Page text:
Category Archives: Reality

The semantic quibble is tiresome

The “marriage” vs “civil union” discussion is semantic. If you favor civil union for same-sex couples, you favor extending the civil codes relating to marriage to gay people. I guess the semantic argument bothers me for two reasons — first that I am an old English teacher and administrator who has had to get around too many arguments like this from people who didn’t do their homework, and second because this one has been used for so long to deny people their civil rights.

Today is the anniversary of the 2004 law that made Massachusetts the first state to sanction same-sex marriage, a right now recognized in five states and in Washington D.C. One of the first arguments put forward was by people who declared support for the rights of same-sex couples but who were unwilling to give them the word. On Facebook today the argument is still out in full force — “I support civil unions, but we should not redefine marriage.”

It is a religious quibble to deny civil and human rights to protect the use of a sacramental word in the civil code. Sacramental words are sacred and deeply appreciated within their respective churches, but in civil records “marriage” and “union” are both words with meaningful legal standing. Marriage in the civil code is the union of two people who express their commitment to each other and promise to live together as a couple. You can get “married” at the courthouse before a judge or magistrate without the intervention or sanction of any church, and under the civil law you will be married. So those who object to the use of the word “marriage” can have civil unions any time just by voting for gay marriage. Marriage is already a civil union in the United States.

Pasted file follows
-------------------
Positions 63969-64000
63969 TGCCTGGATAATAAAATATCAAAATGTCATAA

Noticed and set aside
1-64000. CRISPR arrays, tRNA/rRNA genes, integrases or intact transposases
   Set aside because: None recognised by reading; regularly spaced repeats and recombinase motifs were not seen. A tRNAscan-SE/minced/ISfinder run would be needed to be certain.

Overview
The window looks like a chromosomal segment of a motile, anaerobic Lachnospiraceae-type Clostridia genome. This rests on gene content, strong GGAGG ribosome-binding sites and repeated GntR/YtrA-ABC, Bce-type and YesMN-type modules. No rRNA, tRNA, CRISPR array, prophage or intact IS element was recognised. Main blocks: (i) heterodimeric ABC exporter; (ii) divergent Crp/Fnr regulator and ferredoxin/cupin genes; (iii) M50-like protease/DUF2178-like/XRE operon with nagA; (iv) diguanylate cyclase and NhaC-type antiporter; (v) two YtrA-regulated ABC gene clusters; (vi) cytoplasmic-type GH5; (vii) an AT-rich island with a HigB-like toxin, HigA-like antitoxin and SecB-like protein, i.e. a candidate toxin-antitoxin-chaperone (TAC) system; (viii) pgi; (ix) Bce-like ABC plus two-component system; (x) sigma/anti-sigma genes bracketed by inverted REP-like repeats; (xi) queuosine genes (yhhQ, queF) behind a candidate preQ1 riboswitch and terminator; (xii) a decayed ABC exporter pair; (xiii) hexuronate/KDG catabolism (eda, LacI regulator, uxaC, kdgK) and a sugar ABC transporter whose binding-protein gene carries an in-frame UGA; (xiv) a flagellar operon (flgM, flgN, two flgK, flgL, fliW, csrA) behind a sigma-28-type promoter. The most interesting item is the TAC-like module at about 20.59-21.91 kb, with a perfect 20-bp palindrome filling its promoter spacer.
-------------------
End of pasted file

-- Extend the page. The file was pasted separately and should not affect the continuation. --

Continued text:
With or without the law, each church must decide whether or not to sanctify same-sex unions. Each church can also decide what to call whatever they decide to do. Language is organic and takes time to change, but it follows the culture — so your terminology might catch on. If you wait for the language of the civil laws to change before you are willing to correct a recognized denial of civil rights within the culture, you are putting the cart before the horse.

When faith is fragile

Christians have never seemed stronger in the United States than they appear today, with fundamentalism entrenched in the marketplace, education, entertainment, and government. But faith appears increasingly fragile.

Many families home-school children using curriculum materials that support biblical truth as opposed to social, historical, or scientific truth. Churches have their own rock music so they can rave without hearing contrary words, and there are Christian romance novels and Christian post-apocalyptic fiction for the young folks so they will not be led astray. Many Christians feel attacked by the mention of evolution, and their faith cannot comfortably coexist with science, other religions, or alternate lifestyles. To preserve their fragile faith, they silence or marginalize — perhaps demonize — people who do not fit their mold.

Human understanding of the universe and of people grows and expands, through human experience, reflection, discovery, and discussion. Such learning threatens the God of fundamentalism, who is changeless and text-bound, too small to contain the whole unfolding universe. So they protest too much and believe too little, and they are stressed-out and fearful, defending their downsized God instead of living in faith and moving forward.

The religon wars

Conflicts today often devolve to a conflict over religion, or at least between two groups committed to different interpretations of God. Both Islam and Christianity claim to be religions of peace, but history does not reveal them to be so. Judaism does not have an imperialist commission to convert people of other faiths and expand their territory, but it too bears historical scars of both oppressed and oppressor.

Yesterday in Egypt, a bomb exploded outside a Coptic Christian church in Alexandria, killing several people: